Original Research

The chief executive officer pay–performance relationship within South African state-owned entities

Magda L. Bezuidenhout, Mark H.R. Bussin, Mariette Coetzee
SA Journal of Human Resource Management | Vol 16 | a983 | DOI: https://doi.org/10.4102/sajhrm.v16i0.983 | © 2018 Magda L. Bezuidenhout, Mark H.R. Bussin, Mariette Coetzee | This work is licensed under CC Attribution 4.0
Submitted: 31 July 2017 | Published: 14 May 2018

About the author(s)

Magda L. Bezuidenhout, Department of Human Resource Management, University of South Africa, South Africa
Mark H.R. Bussin, Department of Industrial Psychology and People Management, University of Johannesburg, South Africa
Mariette Coetzee, Department of Human Resource Management, University of South Africa, South Africa


Orientation: Over the years, the increase in executive remuneration in state-owned entities (SOEs) has been the subject of intense discussions. The poor performance of some SOEs with highly remunerated executives begs the question of whether chief executive officers in South African SOEs deserve the high levels of remuneration they receive.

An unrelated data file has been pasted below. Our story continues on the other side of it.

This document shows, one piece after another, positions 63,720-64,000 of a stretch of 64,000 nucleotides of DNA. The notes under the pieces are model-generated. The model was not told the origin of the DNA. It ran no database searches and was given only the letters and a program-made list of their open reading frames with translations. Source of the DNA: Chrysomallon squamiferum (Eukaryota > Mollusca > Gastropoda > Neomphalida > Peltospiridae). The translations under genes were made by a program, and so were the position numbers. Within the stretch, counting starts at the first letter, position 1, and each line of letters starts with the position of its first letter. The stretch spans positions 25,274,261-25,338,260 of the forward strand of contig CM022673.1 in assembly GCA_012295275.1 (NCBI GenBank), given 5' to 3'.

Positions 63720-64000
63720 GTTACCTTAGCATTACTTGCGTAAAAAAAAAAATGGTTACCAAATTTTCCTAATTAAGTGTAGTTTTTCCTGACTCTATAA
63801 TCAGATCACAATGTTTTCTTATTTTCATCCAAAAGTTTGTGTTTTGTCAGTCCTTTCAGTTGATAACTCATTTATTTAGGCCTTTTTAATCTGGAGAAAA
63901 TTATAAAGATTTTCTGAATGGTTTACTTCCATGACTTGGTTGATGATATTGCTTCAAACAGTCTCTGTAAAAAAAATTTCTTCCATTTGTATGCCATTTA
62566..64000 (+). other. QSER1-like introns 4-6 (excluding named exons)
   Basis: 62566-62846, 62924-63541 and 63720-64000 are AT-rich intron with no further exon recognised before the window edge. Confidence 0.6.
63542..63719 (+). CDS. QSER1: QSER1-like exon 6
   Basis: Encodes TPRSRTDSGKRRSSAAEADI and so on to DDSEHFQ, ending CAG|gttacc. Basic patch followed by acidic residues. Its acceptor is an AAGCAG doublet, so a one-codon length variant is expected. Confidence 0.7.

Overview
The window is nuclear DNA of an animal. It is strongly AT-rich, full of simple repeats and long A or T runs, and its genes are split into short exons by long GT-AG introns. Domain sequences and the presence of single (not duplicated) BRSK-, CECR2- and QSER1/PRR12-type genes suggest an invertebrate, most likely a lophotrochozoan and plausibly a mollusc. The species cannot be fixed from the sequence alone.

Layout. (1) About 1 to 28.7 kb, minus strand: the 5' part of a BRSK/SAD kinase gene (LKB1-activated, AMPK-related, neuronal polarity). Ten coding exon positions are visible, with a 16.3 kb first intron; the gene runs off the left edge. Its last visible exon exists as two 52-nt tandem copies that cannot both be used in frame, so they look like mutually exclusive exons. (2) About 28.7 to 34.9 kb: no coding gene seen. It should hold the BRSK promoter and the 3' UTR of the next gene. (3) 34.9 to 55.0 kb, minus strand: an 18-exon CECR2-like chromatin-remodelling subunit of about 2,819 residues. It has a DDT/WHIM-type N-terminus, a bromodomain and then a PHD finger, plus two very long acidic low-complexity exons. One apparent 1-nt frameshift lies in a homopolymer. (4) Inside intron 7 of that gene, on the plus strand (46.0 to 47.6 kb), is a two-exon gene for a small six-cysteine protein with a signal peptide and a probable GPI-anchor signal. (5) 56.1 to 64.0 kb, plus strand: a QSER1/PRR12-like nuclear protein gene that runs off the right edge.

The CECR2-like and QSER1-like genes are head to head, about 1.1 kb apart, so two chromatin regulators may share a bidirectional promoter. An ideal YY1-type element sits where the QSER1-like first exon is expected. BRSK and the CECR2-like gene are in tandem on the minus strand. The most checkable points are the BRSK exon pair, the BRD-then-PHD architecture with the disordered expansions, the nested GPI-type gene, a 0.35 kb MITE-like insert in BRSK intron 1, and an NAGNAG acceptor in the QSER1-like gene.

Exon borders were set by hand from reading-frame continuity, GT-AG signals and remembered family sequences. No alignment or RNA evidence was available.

Research purpose: This study examined the relationship between chief executive remuneration and several measures of company performance across Schedule 2 SOEs within South Africa.

Motivation for the study: Notwithstanding the widely publicised poor performance of South African SOEs, their importance and relevance remains evident. Regrettably, the literature on what fundamentally drives their performance is lacking.

Research design, approach and method: This quantitative, longitudinal study, conducted over a 9-year period, collected secondary data from the annual reports of 18 Schedule 2 SOEs. The primary statistical technique used in the study was ordinary least square (OLS) multiple regression analysis on a pooled dataset. Chief executive remuneration consisted of fixed salary and total remuneration.

Main findings: A relationship was found between chief executive remuneration and company performance, although mainly an inverse relationship.

Practical and managerial implications: The improved understanding and knowledge of the relationship between chief executive remuneration and SOE performance may be used by the organisation and HR practitioners to direct and inform strategies for organisational effectiveness and business excellence.

Contribution or value-add: This research provides new knowledge to the limited research available on SOEs in South Africa. Further, it reveals an unexplored area of potential research, that is, the importance of irregular, fruitless and wasteful expenditure as a performance measure in SOEs.


CEO remuneration; compensation; company performance; fixed pay; state-owned entities; total remuneration


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